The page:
However, I'd say that, while legal and ethical issues should be and are mentioned, the main focus of this article should be on the technology of DRM itself. Of course there should be lots of links, both in the article and on the "Related articles" page as well.
The "consumer newsletter" I linked to was an official document from the Australian Competition Commission, I think a clearer statement of their policy and the issues than the court record. I once had an even better statement, in one of their director's speeches, but cannot now find it. If you have a legal citation, go ahead and add it. Sandy Harris 14:05, 4 April 2011 (UTC)
I shall add some legal refs. and clarifications. It is questionable how much focus should be on technology itself, since it is merely a means to an end - making money and asserting copyrights. Martin Baldwin-Edwards 16:04, 4 April 2011 (UTC)

Good. I did ask for more legal material under #Contributors? above about a year ago. To me, though, the most interesting questions are neither purely legal nor purely technical; the two are intimately mixed here. Sandy Harris 00:00, 5 April 2011 (UTC)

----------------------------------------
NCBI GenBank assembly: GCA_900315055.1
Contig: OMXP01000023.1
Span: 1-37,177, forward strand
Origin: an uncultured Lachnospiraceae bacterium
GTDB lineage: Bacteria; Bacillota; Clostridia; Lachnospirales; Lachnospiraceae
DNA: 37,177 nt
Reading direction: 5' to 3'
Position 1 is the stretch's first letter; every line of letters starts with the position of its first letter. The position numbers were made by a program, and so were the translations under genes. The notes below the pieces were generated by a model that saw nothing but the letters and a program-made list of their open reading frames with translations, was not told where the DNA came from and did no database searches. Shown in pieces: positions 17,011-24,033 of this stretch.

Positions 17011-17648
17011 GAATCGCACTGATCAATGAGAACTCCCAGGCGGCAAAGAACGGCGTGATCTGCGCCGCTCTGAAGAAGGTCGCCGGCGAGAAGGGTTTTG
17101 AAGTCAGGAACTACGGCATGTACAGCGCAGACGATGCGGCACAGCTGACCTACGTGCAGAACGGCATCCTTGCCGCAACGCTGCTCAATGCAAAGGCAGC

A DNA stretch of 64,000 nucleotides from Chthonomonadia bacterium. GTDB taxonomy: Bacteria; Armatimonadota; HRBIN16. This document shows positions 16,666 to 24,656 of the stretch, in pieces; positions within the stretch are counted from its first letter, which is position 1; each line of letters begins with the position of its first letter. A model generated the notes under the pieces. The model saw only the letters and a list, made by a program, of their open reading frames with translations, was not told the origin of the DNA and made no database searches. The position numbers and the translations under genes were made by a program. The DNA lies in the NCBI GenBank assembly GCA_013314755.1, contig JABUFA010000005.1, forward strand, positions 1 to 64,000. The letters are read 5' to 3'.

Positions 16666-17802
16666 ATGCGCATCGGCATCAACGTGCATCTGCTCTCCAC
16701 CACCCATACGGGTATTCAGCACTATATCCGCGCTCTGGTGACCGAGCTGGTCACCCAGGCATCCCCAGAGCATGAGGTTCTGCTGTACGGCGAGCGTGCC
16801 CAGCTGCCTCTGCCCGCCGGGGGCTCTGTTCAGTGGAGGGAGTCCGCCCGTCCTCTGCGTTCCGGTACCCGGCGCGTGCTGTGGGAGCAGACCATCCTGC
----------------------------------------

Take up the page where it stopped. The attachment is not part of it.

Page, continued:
BBC DRM?

The Guardian has a story on BBC attempts at DRM [3], "willing to give privileges to US TV companies they can't get at home". This needs adding into the article. Sandy Harris 03:28, 15 November 2011 (UTC)

Microsoft

Microsoft operating systems from Vista on have had DRM built in. A fine critique is [4]. Turns out some MS engineers predicted failure years ago in an internal memo which has now come to light. [5] Sandy Harris 00:02, 1 December 2012 (UTC)

e-book DRM

A good Wired article on defeating e-book DRM [6] Sandy Harris 14:46, 8 March 2013 (UTC)